On paper, Langley’s real estate sales numbers look perfectly healthy.
But seen in the context of a steep plunge in sales and a decline in prices from the last two years, the latest statistics from the Fraser Valley Real Estate Board take on a new light.
“The Fraser Valley market is still adjusting to the federal government’s new mortgage requirements and to the provincial government’s speculation and vacancy taxes,” said David Germnyn, president of the FVREB.
Statistics from June show Langley saw 76 detached homes, 74 townhouses, and 59 condos sell in the month.
For detached houses, that’s down 25.5 per cent from June of last year, and down 12.6 per cent from last month.
Townhouse sales were exactly the same as in 2018, but down 12.9 per cent from May’s numbers. Condo sales were down 25.3 per cent from 2018, and 27.2 per cent from May.
Yet one of the standard measures used to study the health of a housing market shows that sellers and buyers are relatively in balance.
Traditionally, a housing market is considered “balanced” if between 12 and 20 per cent of actively listed homes sell over a given period of time.
In Langley in June, that means single family homes (16.74 per cent) and condos (19.6 per cent) were balanced. Townhouses saw 27.4 per cent of those listed sell, putting that into “sellers market” territory.
Yet the benchmark and average price of all three types of housing was down year-over-year.
The benchmark price of a single family home in Langley in June was $982,300, down 8.5 per cent from the same month in 2018.
Townhouse prices slipped 5.6 per cent and condo prices were down seven per cent.
While sales are still considered “balanced” by traditional metrics, just two years ago in mid-2017, about 50 per cent of all houses on the market sold during the peak spring season. In 2016, more than 50 per cent of homes sold during peak months. Prices followed sales in a steep curve upwards.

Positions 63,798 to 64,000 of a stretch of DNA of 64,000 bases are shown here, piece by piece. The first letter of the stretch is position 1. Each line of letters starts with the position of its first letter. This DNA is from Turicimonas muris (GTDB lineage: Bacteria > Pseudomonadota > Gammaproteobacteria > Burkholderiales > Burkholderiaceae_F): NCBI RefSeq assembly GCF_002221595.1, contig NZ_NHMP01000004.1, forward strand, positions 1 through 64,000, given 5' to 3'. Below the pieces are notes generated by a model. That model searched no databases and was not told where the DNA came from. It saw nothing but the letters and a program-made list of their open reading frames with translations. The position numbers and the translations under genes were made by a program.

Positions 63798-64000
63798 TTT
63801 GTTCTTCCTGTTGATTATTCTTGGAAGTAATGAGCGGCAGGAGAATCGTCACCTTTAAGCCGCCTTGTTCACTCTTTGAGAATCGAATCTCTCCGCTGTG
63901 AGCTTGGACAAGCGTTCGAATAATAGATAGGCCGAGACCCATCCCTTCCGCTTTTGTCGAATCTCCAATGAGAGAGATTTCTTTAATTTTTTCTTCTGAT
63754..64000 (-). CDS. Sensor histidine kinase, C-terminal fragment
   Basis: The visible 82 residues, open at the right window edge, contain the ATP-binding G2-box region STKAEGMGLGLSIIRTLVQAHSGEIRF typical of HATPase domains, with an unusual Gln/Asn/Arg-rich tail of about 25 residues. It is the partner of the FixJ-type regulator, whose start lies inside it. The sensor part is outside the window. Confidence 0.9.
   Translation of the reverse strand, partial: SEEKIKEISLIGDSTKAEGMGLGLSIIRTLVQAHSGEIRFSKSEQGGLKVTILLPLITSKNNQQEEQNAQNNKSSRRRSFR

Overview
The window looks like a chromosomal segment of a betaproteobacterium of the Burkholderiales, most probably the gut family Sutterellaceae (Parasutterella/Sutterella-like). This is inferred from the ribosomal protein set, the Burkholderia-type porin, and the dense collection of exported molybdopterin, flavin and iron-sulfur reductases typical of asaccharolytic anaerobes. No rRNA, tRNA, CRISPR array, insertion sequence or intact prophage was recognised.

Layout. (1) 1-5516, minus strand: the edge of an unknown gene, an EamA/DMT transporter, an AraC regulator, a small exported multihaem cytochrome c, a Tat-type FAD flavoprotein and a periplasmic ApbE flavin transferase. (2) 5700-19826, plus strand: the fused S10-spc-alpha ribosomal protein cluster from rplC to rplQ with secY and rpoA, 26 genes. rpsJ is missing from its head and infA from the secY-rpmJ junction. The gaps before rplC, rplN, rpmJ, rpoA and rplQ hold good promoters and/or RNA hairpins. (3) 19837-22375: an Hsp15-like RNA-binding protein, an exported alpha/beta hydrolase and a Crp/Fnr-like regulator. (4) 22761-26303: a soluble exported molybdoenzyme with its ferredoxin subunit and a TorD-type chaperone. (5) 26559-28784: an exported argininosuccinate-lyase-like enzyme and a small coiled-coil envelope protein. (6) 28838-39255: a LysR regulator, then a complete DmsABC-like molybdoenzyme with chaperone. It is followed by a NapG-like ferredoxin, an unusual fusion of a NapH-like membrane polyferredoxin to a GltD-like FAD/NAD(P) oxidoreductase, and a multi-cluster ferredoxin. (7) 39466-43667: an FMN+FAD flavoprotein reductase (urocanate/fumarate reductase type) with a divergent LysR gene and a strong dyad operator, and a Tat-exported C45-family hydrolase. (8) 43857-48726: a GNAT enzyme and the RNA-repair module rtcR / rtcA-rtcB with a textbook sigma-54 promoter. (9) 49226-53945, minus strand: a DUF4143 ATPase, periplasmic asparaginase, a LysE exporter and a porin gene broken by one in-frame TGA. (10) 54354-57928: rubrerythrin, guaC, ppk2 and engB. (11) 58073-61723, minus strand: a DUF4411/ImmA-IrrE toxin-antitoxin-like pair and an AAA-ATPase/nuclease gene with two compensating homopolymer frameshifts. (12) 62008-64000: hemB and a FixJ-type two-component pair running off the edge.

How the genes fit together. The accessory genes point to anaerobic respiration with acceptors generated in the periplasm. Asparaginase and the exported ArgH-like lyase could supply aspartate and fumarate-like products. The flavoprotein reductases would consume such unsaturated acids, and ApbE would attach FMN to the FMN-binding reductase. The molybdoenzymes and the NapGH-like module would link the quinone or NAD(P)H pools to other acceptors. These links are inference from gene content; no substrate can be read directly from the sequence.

The plunge from a buyer’s market that intense has been swift.
By last spring, sales had begun to stall across Metro Vancouver, with single family houses impacted first. Prices began to level out and by 2019 they were in retreat.
The inventory of homes on the market shot up sharply in 2018 and this year, but there are still far fewer homes for sale than there were between 2010 and 2014.
“We’re seeing historically low levels for home purchases in our region, and yet at the same time we’re seeing some prospective sellers holding back on listing their homes; waiting to see what the market will do,” said Germyn.
While sales are down from their highs, the number of multi-family homes being built in Langley is rising.
June statistics from Langley Township showed that as of June, building permits had been issued for 86 condo and townhouse developments this year, for a total of 909 multi-family units.
Two multi-family building permits were issued in June, valued at $50 million in construction value.
The number of permits issued for construction this year is double the five-year average for this point in the year, but those numbers are expected to level out, according to Ramin Seifi, the Township’s general manager of engineering and community development.
An increase in development cost charges in Metro Vancouver saw a number of developers scrambling to get their permits in the first half of the year, before fees increased, Seifi said.
“It wasn’t anything to do with market conditions,” he noted.
So far this year building permits have been issued for 231 units of single family housing as well.